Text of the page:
Treasure trove of info

2014-11-12 00:00

MY heart was warmed on Monday as I read our report about Jane Harley, a civic-minded Maritzburg local who has done what I wish more citizens would do.

Harley has taken up the cause of getting to the truth behind the deaths of eight recruits at the infamous RTI fitness test in December 2012, at which 40 000 people arrived for the chance to secure one of 90 jobs.

She has turned to the Promotion of Access to Information Act to request records relating to the commission of inquiry which was appointed into the affair. She has managed to obtain records showing the astonishing costs of the commission, which appear now to dwarf any potential compensation to be paid to the families of the dead applicants.

She has also managed to obtain documents which give far more insight into the commission’s deliberations and conclusions than what was disclosed in the summarised version that was released by the premier.

We often read about access to information law in the context of journalists using it — even though we don’t use it nearly enough in my view — and very seldom hear of citizens using the law.

This is a hobby of mine and in my last job at Media24 Investigations we were aggressive access-to-information activists. We secured records on a variety of subjects, from MECs’ official credit-card expense claims (a case settled on the steps of the high court in Johannesburg when they folded and gave us the information after resisting for months), to the salaries of senior public servants, to medico-legal claims against the Gauteng Health Department which led to a major national exposé.

Early last year, I was invited to Stockholm under the auspices of the International School for Transparency, to study Sweden’s access to information culture. The experience blew my mind.

Sweden has the world’s oldest regime of access to information, dating back to 1776’s Freedom of the Press Act.

There, any citizen can simply walk into any state entity and demand access to almost any record. There are no forms to fill in or fees to be paid and the response is almost immediate.

We tested this openness on our visit to Sweden’s environmental protection agency. After being addressed by an agency lawyer, we returned to the reception and said we would like the salary records and details of the official who had just spoken to us. The receptionist did not bat an eyelid and 15 minutes later we left with printouts.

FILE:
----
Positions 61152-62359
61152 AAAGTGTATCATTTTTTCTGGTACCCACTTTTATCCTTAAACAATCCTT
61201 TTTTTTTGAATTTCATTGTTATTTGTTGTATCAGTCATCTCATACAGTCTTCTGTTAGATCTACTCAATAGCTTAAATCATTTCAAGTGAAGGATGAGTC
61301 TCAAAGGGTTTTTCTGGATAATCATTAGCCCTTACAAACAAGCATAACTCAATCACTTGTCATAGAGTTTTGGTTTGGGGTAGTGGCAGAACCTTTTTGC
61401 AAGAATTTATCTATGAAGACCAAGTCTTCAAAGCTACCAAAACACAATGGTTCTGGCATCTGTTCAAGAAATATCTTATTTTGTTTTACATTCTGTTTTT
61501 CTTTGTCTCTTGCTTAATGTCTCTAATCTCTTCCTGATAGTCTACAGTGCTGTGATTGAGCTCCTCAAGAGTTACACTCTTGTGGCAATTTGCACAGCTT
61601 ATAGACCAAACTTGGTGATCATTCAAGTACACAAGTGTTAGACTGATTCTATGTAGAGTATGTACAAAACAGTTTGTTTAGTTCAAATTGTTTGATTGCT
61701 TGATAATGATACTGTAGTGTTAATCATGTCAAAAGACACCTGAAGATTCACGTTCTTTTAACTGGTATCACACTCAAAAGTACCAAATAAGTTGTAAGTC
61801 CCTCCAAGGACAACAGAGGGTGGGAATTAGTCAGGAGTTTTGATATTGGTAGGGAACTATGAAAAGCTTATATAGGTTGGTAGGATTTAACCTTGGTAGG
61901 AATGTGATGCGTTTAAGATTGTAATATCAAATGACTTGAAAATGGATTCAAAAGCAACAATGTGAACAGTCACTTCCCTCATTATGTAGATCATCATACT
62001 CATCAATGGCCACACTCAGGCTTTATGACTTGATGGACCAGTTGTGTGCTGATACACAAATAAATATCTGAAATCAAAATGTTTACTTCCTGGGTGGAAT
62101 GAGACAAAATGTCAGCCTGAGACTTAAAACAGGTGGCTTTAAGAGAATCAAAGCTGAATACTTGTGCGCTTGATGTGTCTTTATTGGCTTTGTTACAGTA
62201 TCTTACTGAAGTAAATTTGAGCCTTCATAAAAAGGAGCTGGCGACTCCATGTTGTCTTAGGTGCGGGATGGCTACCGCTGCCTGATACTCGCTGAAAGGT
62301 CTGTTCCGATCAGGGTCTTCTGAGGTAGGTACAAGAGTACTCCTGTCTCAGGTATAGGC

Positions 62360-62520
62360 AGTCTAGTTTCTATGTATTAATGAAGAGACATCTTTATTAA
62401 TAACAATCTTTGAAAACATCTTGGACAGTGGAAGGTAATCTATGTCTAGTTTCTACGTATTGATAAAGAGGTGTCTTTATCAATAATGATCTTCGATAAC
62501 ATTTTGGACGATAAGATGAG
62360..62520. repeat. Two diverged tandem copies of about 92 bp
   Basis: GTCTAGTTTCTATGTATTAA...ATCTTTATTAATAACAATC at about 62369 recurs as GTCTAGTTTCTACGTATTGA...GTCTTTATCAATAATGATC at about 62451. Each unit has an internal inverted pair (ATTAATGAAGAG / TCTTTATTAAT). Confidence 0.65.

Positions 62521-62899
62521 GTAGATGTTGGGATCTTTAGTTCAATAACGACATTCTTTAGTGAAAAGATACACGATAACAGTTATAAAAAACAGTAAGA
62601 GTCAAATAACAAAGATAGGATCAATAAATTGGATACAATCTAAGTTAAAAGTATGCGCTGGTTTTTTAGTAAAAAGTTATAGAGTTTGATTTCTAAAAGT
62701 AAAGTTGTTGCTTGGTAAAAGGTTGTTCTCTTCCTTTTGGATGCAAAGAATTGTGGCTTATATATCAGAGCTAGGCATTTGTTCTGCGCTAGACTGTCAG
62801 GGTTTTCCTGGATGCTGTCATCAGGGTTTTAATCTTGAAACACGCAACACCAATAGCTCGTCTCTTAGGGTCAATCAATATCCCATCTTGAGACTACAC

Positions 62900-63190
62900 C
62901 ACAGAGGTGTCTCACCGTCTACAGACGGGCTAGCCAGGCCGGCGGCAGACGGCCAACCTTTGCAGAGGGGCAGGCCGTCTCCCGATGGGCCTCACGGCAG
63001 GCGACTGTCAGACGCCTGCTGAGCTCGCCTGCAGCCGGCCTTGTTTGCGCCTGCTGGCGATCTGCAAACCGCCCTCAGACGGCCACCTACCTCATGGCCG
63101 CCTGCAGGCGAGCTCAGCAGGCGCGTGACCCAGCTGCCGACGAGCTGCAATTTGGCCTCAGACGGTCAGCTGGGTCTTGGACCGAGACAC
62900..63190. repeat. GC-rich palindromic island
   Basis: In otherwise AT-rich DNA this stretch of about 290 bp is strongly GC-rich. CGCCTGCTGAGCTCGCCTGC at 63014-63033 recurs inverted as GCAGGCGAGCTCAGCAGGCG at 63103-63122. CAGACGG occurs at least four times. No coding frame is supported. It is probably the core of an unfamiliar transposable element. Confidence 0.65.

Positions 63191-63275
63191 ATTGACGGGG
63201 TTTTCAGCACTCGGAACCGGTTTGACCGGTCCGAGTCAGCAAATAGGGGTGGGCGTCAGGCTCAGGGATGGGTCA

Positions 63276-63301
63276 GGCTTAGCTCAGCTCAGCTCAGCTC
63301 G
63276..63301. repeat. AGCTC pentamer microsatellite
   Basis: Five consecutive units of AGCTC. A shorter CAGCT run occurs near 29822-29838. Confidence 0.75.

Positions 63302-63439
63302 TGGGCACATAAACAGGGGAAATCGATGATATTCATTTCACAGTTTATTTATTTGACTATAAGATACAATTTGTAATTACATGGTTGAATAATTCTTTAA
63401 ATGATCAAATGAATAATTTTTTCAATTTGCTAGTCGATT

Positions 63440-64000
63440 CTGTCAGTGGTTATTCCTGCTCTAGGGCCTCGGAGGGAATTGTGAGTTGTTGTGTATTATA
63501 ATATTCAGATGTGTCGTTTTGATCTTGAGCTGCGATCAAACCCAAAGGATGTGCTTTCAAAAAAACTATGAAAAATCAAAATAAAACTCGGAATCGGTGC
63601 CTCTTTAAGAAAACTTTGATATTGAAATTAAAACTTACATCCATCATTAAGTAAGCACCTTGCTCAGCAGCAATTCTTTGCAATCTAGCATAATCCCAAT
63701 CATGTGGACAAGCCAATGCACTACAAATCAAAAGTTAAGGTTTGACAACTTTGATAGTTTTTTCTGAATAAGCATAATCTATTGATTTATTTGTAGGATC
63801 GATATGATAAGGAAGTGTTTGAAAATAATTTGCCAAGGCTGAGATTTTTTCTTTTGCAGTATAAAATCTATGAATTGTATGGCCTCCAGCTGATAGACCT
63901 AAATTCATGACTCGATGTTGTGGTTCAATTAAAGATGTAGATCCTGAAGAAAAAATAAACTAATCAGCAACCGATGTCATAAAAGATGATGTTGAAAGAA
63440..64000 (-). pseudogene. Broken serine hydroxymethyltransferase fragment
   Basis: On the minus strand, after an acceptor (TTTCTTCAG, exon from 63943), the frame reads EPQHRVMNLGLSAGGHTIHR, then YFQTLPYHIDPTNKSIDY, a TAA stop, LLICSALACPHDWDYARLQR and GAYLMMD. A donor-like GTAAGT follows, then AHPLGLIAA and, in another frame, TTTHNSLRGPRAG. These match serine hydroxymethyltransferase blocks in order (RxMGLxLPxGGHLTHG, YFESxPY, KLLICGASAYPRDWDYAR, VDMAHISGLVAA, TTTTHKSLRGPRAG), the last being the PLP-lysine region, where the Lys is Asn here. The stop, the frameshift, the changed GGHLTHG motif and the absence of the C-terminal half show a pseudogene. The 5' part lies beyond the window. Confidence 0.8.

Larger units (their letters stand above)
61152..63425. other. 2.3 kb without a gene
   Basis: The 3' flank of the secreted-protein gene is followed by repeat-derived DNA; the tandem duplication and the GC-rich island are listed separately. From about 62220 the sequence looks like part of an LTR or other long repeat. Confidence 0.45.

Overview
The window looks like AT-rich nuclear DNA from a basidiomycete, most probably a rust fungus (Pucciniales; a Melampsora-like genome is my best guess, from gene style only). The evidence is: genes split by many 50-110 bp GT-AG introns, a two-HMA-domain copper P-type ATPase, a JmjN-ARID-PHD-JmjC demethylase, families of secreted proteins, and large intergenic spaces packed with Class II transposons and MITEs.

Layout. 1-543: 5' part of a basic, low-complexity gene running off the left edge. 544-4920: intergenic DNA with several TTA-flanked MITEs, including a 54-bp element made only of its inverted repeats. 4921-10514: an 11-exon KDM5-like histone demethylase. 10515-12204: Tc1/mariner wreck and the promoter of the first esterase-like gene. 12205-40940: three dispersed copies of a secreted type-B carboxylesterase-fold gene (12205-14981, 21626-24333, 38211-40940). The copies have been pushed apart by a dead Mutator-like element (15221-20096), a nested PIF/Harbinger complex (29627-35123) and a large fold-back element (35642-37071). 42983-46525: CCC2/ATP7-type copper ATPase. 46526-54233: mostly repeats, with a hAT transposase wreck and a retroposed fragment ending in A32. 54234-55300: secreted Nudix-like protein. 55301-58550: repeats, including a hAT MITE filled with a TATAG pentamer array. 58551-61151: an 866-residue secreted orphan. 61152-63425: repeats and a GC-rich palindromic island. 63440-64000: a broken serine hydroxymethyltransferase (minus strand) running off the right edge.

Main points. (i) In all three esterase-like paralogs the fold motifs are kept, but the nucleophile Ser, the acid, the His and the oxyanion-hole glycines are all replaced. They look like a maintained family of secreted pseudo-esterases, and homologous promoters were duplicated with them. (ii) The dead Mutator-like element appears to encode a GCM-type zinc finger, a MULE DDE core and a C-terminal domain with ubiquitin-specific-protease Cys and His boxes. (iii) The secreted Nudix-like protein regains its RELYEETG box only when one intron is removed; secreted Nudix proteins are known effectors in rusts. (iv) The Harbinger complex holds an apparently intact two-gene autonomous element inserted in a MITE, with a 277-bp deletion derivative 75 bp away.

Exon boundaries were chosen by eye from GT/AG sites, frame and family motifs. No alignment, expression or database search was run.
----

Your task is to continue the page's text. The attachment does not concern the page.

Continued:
By way of contrast, the South African Defence department refused our access to information request for the department’s director-general’s salary, claiming national security considerations.

Our access to information law is far from perfect, but it can work. I have used it as an ordinary citizen, for example, to demand from Telkom all the records relating to my telephone line.

We had experienced endless outages and I was convinced they were not repairing the line when they said they were, so I asked for the records and I got them.

In Cape Town, I filed a request for city health inspection records for restaurants in the area in which I was living. I wanted to see how they were being inspected and which were fit for my custom. I got those records too.

Our access to information law is not difficult to use.

You complete a simple two-page form outlining the records you are targeting and send it with a small fee to the state entity’s information or deputy information officer.

All state entities are required to make available an access to information manual, which provides all the details you would need to file a request.

Your request must be processed within 30 days (although an extension of an additional 30 days can be requested by the entity). There are appeal processes on requests being denied and so on.

Google “justice department PAIA” and you will find an excellent guide to using the law, along with the forms you need on the Justice department’s website.

It’s a bit like a treasure hunt as you dispatch requests and then wait to see what comes your way. It’s a thrill when the records start pouring in.

If readers are interested in knowing more about how to use this law, drop me a note and if there’s enough interest I’ll look at organising a workshop with an expert for you.

Meanwhile, Harley wants to take her fight to get access to additional records relating to the RTI case to court.

I’m sure there must be an attorney in KwaZulu-Natal who would take this case on a pro bono basis.

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• Twitter: @andrewtrench

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